(324a) Invited Talk: Molecular Simulation of the Dynamics in Thin Polymer Films

Riggleman, R. A. - Presenter, University of Pennsylvania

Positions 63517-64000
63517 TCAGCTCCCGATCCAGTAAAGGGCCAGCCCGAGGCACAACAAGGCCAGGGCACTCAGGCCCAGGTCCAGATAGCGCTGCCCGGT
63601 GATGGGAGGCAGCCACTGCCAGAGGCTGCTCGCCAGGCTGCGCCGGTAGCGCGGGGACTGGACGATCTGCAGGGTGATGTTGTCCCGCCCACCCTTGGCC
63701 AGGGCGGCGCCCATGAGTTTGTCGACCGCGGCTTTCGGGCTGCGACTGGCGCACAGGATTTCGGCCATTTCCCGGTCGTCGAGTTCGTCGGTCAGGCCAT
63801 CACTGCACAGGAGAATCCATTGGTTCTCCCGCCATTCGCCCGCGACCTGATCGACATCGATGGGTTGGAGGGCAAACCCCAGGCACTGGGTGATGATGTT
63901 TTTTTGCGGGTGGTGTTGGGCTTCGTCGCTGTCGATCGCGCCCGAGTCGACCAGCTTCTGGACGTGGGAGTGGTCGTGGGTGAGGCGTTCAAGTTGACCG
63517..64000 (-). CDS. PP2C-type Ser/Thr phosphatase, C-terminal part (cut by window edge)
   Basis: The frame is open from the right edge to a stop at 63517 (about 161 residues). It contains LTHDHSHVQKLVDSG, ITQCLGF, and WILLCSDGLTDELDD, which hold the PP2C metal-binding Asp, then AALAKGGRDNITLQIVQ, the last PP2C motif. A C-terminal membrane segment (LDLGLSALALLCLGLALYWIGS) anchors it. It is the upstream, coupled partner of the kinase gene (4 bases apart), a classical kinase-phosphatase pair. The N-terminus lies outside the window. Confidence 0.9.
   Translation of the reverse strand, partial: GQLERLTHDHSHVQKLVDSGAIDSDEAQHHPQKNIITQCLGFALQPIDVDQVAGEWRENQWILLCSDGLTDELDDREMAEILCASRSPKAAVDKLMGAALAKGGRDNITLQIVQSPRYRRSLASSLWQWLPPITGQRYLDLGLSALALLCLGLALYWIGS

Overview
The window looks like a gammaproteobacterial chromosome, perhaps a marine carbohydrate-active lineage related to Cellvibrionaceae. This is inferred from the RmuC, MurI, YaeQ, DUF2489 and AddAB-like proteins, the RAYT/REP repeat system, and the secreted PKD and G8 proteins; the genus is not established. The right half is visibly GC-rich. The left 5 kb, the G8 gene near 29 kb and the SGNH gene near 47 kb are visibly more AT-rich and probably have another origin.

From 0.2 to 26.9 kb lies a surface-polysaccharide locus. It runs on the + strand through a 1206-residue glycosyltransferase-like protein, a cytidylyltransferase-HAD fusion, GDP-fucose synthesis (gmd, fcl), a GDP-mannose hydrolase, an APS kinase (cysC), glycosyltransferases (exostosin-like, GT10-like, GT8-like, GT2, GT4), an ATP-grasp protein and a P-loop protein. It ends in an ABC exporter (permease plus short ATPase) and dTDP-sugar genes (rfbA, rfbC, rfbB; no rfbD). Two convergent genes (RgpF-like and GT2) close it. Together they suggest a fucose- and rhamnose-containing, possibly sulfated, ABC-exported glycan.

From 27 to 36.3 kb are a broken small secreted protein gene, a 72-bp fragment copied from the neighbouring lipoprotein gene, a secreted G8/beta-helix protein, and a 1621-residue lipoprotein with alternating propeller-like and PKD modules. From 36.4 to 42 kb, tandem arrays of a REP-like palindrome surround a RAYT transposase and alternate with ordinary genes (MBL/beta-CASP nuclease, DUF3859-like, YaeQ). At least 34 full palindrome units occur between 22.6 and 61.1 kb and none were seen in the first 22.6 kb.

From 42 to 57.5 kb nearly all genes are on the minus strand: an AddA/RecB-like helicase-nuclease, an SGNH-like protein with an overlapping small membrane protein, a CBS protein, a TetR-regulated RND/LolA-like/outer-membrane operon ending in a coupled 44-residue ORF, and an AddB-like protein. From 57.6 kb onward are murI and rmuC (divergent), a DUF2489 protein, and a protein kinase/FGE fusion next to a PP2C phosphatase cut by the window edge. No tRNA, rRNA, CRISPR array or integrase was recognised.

After more than 15 years of study since the original article by Keddie et al. demonstrating the effects of confinement on the glass transition temperature (Tg) in nanoscopic polymer films supported on a silicon substrate, there is not yet a consensus on the origins of the Tg shift. Understanding and controlling the effects of confinement on glass-forming polymers is essential to further development of photolithography and semiconductor manufacturing, as well as several emerging technologies that will depend on the properties of confined glasses, such as stable glasses, flexible displays, and responsive materials. A growing body of experimental literature exists that suggests that the dynamics near a free surface are not only enhanced but are fundamentally different in their nature compared to a bulk glass-forming material. However, despite the fact that the experimentally-relevant length scales can be easily captured by molecular simulation, here are few simulation studies examining the dynamics of glass-forming polymers in confined geometries compared to the extensive experimental work. In this talk, I will describe some of our recent efforts to understand how the dynamics of glass-forming polymers change near free surfaces. We have identified several cases where the magnitude of the confinement effect can depend strongly on the property under investigation, which can be due to changes in the molecular packing near an interface. In addition, we have shown how physical aging can vary depending on the property measured. Finally, I will describe some of our work trying to understand how the view of confinement effects found in model systems studied with molecular dynamics compares with recent experiments.